Five things not to miss in Bhaktpur

Five things not to miss in Bhaktpur

If there was a pause to time, places like this are where it was used. Bhaktapur, for all good reasons, is a little town still stuck in the times of the past. The charm and the energetic vibe of entering into a place with a rustic, ancient beauty are very evident, and you’d know why I say that as soon as you step into the city through its old city gates. Of course, you’d love to walk in this open museum, as vehicles are prohibited beyond the main entrance. 

It could be worth noting that a fee of around 1500 NPR or 15$ has to be paid for a visit to the Bhaktpur Darbar square, which includes other local sightseeing, temples, and monuments. If you pay in Dollars, you might end up paying more Nepalese Rupee, so having some local currency would be useful here. The travelers from SAARC nations pay an entrance fee of 500 NPR.

Bhaktpur- City Map

A combination of detailed wood carvings, metal art, and stone pagodas, local markets that are cobblestone covered and the still undisturbed Newari culture, make for this little town a great see for tourists and explorers alike. And when you are at it, here are five things you should not miss in Bhaktapur:- 

Our friend Tara taking a flight with the local kids in the streets of Bhaktpur.

A casual stroll around Durbar Square: 

Now, this goes without saying, consider the Darbar as the heart of the city. You haven’t been to the town if you haven’t felt what its core feels like. The last seat of the royal king, this complex also has Nyatapola temple, Dattatreya temple, and the famous 55 windows palace. All windows of this palace are staring at different sights of the city, and now it is a must-visit National Art Gallery. Amongst there are multiple other temples, each with its glorious history, own significance, and of course, there is a special aura about each one of these. 

Read:  Pokhara Travel Guide

Mountain biking in the hidden circuits: 

Deeper the history, more the secrets a place has, so apt it goes with this city in Nepal. Bhaktapur is believed to have great terrain diversity and biking circuits that are kept secret for good. Join a biking group and get going on the hills of Bhaktapur, it’s great fun.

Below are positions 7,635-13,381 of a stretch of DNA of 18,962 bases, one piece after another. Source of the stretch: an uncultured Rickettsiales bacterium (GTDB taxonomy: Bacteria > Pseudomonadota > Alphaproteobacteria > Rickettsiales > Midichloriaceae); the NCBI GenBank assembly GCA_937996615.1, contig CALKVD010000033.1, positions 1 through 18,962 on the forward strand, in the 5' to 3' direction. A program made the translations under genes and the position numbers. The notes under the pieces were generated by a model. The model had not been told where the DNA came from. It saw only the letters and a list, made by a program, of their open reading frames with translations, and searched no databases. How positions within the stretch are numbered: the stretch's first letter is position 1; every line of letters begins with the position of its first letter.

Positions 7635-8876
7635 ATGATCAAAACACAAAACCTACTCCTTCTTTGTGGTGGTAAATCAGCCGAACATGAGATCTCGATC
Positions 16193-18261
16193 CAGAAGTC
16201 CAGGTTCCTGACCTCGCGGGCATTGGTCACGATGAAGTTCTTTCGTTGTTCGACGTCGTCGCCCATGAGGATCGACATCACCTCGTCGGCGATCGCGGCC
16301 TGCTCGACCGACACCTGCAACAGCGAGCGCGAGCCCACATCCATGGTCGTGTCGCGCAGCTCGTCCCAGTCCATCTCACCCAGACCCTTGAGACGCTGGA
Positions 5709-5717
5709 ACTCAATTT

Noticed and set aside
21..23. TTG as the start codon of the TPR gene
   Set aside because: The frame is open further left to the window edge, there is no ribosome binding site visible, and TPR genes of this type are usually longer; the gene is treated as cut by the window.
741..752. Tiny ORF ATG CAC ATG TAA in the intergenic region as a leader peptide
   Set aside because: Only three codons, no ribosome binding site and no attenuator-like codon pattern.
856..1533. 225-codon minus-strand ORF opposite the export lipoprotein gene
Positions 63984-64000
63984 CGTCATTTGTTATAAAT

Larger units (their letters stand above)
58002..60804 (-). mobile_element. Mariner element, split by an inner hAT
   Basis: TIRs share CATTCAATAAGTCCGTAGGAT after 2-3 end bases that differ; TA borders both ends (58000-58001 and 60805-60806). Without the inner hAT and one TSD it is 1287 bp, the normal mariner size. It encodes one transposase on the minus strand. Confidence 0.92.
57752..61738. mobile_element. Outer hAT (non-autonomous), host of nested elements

Admiring the wooden carvings in lanes of Bhaktpur

Get your hands on some gemstones of art, at the pottery square: 

Walking south of Taumadhi square, you will arrive at Potter’s Square. As the name suggests, it is a place full of traditional potters with their wheels spinning and their pottery work lined out in the sun. A gorgeous display of skills and talent is on the move when you go out and see how potters make such beautiful pieces of mud pottery without any machine involvements. It’s great fun to see the rhythm in their work, and if you’re lucky enough, you get a chance at it too. After the 2015 earthquake, a lot of buildings around this square were damaged, but life finds its way, and the pottery continues. When you visit this place show some love to the artisans and buy real souvenirs.  

Music, meals, and mindfulness at the Siddha Pokhari pond: 

The most prominent human-made water body in the valley, this pond, is a direct tribute to the lord of rain, Indra. If it’s a lazy day for you today, go to the pond, sit by it, and feed the fishes, and yeah, you can buy some corn out there for the tiny creatures. Get your hands on some mouthwatering food at Mayur Restaurant in the vicinity or enjoy a great book while sipping on an espresso at the Beans Coffee Shop.

Read:  6 books to read while in Nepal

Go artistic when you shop around in the market: 

This city is famous in all of Nepal for its ceramics and handicrafts. So, when you take that shopping spree in the town, it is essential to pick up some paper handicrafts, beautiful wood carvings, and brilliantly made artifacts. 

After a long day when it rained, the local artisan took a break from pottery with us.

If you are planning to go to Bhaktpur, don’t miss out on the above must-do things. And if you have already been there, let us know what your-favorite-thing-to-do was.

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